The B-School Where MBA Gender Parity Is An Annual Event
MBA Until 2018, gender parity in MBA programs was like the Holy Grail: seeming often within reach, but always frustratingly elusive. USC Marshall School of Business changed that when it reported 52% women in its MBA intake that year. That seemed to break the dam: In 2021, the first M7 school reached parity when the University of Pennsylvania’s Wharton School reported 52% women in the MBA Class of 2023. Perhaps even more impressive was Wharton’s followup, reaching 50% for the second straight year this fall.
But even as the rest of the MBA top 25 inch slowly toward the threshold of what law and medical schools achieved long ago, one small, unranked business school has made gender equality a regular occurrence in its full-time MBA program — and throughout its programs. Johns Hopkins University’s Carey Business School this fall reached MBA parity for the third straight year with a class comprised of 52% women, the second-highest total of any Forté Foundation member school.
Across all its programs, that same number of the Carey School’s total student body — 52% — are women.
“It’s hugely important to us that women know not only that they are welcomed to pursue their MBA at Carey, but that they are completely supported here,” says Alex Triantis, the Carey School’s dean since moving up the Baltimore-Washington Parkway from the University of Maryland in 2019. “We are deliberate about it. Women only lead about 9% of Fortune 500 companies, and less than 5% of the Global 500. That has to improve, and we believe we have to be an active part of improving it.”
A BROAD ARRAY OF SUPPORT STRUCTURES FOR WOMEN
Alex Triantis: Johns Hopkins’ Carey School plays “active part” in improving the fortunes of women in business
Women don’t just attend Johns Hopkins Carey in greater numbers than most other B-schools — they get a better ROI, too. According to a news release from the school, between women who graduated from the Carey School’s full-time MBA program in 2021 and those who graduated in 2022, base salaries went up an average of 25%.
“My time at Carey allowed space for exploration into multiple career paths,” says Kelli Tubman White, who graduated in May 2022 and joined the business and technology consulting firm, Slalom. “The Career Development Office connected me with employers and offered info sessions, workshops, and boot camps. My career coach’s guidance reflected her understanding of my overall interests and how best to navigate a transition into a new industry.”
Overall in 2022’s graduating class, 89% accepted full-time employment offers within 90 days of graduation. Over the three years since the Carey MBA program was reimagined through a $25 million gift, 94% of all graduates had full-time jobs within 90 days of graduation. Their average starting salaries have climbed 32% since 2020. Three years post-MBA, Carey graduates are doubling their pre-MBA salaries. Five years out, it’s nearly quadruple.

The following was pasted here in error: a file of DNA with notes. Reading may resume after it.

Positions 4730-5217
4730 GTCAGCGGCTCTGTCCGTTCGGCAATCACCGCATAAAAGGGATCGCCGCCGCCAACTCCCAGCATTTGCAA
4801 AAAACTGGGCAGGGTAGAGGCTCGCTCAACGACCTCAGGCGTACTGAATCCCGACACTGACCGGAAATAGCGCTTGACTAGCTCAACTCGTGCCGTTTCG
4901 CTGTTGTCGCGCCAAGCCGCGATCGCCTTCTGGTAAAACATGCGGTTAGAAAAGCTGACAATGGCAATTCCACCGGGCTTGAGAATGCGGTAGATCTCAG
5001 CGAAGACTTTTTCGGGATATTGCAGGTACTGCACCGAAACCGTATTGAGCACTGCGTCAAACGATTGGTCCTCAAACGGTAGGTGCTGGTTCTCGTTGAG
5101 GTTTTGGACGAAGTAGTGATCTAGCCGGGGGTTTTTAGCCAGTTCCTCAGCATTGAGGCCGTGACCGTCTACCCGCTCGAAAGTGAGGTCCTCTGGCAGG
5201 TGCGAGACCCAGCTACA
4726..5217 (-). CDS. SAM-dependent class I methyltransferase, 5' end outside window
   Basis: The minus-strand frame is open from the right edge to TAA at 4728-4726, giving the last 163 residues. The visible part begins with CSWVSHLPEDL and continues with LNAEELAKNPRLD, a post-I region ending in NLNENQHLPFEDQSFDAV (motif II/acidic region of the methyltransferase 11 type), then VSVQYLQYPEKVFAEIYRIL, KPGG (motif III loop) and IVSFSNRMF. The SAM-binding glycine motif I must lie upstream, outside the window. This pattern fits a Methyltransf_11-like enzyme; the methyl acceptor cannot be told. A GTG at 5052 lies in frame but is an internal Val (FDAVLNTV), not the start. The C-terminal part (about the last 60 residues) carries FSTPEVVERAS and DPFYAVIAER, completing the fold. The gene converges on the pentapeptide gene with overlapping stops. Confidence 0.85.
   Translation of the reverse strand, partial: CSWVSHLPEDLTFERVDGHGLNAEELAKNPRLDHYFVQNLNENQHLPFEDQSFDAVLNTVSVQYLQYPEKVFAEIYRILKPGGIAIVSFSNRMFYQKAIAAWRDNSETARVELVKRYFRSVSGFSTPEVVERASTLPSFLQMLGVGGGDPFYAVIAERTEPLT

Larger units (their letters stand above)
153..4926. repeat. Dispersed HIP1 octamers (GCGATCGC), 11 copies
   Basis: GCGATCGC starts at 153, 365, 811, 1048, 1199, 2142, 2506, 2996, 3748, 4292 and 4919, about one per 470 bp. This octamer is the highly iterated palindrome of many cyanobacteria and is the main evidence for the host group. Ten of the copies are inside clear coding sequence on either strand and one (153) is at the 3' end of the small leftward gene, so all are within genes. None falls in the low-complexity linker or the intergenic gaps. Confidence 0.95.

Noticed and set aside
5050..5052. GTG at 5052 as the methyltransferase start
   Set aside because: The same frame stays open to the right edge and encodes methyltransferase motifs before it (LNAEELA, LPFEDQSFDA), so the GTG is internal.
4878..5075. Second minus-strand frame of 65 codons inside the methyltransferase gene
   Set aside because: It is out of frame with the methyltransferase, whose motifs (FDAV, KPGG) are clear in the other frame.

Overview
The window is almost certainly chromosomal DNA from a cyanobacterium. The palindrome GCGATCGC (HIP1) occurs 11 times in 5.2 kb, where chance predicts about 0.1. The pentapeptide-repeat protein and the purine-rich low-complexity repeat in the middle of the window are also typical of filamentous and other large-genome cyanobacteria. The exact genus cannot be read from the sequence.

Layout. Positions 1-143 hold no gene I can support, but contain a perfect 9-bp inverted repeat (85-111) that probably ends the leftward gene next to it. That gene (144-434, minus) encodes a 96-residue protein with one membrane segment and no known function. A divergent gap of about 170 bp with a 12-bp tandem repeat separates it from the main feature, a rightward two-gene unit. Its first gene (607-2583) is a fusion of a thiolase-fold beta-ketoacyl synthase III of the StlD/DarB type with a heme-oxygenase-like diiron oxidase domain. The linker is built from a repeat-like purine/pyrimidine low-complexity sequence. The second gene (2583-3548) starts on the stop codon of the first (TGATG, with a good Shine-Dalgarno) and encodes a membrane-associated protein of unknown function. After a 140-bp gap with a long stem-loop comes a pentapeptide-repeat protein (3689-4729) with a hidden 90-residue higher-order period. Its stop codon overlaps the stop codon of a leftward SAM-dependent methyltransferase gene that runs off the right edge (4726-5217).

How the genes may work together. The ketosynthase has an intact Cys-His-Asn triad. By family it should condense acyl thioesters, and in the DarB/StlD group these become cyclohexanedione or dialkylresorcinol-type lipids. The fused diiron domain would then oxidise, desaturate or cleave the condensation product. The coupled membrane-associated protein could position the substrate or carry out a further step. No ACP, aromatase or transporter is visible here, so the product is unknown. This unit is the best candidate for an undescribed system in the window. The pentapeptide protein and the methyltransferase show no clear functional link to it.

But while Carey’s full-time MBA program is geared toward equipping all graduates with what they need to know to thrive in business, it also boasts a special focus on giving female grads the tools they need to excel. The Carey School offers an array of organized support structures for women, among them:
- A Women in Business student group that fosters meaningful connections and professional support at Carey, in Baltimore, and beyond;
- A Women’s Alumni Network dedicated to women leading and developing businesses; and
- An Academy for Women in Leadership, an Executive Education opportunity for research-based, practical learning and personal coaching to maximize impact in business.
HALF OF CAREY’S MBA FACULTY ARE WOMEN
Nor does the Carey School’s distinction end with its students. Half the faculty who teach in the MBA program are women, and courses are developed and structured with an intentional lens focused on diversity, equity, inclusion, and belonging.
Carey MBA Program Director Stacey B. Lee says women who come to Johns Hopkins’ B-school are driven to “do something different.”
“I’ve been at Carey for 14 years, and one of the things that’s always been true about Carey is that anything is possible,” Lee says. “The women who are attracted to this program have the drive to take a new program and make it their own. The people who come to us in large part are already leaders. What we do in the time they’re here is teach them how to funnel that passion into achieving what they want to achieve.”
The program is designed with two pathways: the Analytics, Leadership, and Innovation pathway, which “focuses on translating data into insights and solutions in changing markets”; and the Health, Technology, and Innovation pathway, which “drives at leadership in the business of health, with technology-driven, human-centered solutions to complex challenges in areas like digital health, artificial intelligence in health care and record management, and other related fields.”
“Day One of the program, they do a visualization exercise: Where do they want to be in two years?” Lee says. “It goes in an envelope. At graduation, they open their envelopes. Nine times out of 10, they make good on that goal.”
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